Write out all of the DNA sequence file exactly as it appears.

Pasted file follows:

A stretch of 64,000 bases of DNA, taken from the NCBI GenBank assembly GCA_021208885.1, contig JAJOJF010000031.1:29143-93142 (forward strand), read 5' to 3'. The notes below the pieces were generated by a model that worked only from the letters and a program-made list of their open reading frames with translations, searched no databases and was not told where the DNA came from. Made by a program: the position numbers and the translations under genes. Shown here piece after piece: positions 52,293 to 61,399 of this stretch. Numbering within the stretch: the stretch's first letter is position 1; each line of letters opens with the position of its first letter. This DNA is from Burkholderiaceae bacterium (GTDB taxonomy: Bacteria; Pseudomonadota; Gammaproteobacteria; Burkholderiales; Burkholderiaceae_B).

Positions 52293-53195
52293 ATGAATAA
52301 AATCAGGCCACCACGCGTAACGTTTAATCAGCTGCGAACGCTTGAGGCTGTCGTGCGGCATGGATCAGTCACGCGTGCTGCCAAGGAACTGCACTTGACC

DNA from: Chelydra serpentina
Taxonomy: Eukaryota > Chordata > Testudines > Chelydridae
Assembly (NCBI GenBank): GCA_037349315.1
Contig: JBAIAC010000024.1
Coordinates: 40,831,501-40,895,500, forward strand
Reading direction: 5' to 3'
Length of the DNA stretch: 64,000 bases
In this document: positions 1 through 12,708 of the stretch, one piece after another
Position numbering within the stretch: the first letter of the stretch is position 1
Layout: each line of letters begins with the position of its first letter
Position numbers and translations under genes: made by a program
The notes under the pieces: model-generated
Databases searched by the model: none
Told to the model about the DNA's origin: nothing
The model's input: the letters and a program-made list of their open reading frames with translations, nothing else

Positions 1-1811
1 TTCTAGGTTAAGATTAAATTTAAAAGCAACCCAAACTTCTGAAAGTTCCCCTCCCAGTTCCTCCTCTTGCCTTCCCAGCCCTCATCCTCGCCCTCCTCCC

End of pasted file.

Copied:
A stretch of 64,000 bases of DNA, taken from the NCBI GenBank assembly GCA_021208885.1, contig JAJOJF010000031.1:29143-93142 (forward strand), read 5' to 3'. The notes below the pieces were generated by a model that worked only from the letters and a program-made list of their open reading frames with translations, searched no databases and was not told where the DNA came from. Made by a program: the position numbers and the translations under genes. Shown here piece after piece: positions 52,293 to 61,399 of this stretch. Numbering within the stretch: the stretch's first letter is position 1; each line of letters opens with the position of its first letter. This DNA is from Burkholderiaceae bacterium (GTDB taxonomy: Bacteria; Pseudomonadota; Gammaproteobacteria; Burkholderiales; Burkholderiaceae_B).

Positions 52293-53195
52293 ATGAATAA
52301 AATCAGGCCACCACGCGTAACGTTTAATCAGCTGCGAACGCTTGAGGCTGTCGTGCGGCATGGATCAGTCACGCGTGCTGCCAAGGAACTGCACTTGACC

DNA from: Chelydra serpentina
Taxonomy: Eukaryota > Chordata > Testudines > Chelydridae
Assembly (NCBI GenBank): GCA_037349315.1
Contig: JBAIAC010000024.1
Coordinates: 40,831,501-40,895,500, forward strand
Reading direction: 5' to 3'
Length of the DNA stretch: 64,000 bases
In this document: positions 1 through 12,708 of the stretch, one piece after another
Position numbering within the stretch: the first letter of the stretch is position 1
Layout: each line of letters begins with the position of its first letter
Position numbers and translations under genes: made by a program
The notes under the pieces: model-generated
Databases searched by the model: none
Told to the model about the DNA's origin: nothing
The model's input: the letters and a program-made list of their open reading frames with translations, nothing else

Positions 1-1811
1 TTCTAGGTTAAGATTAAATTTAAAAGCAACCCAAACTTCTGAAAGTTCCCCTCCCAGTTCCTCCTCTTGCCTTCCCAGCCCTCATCCTCGCCCTCCTCCC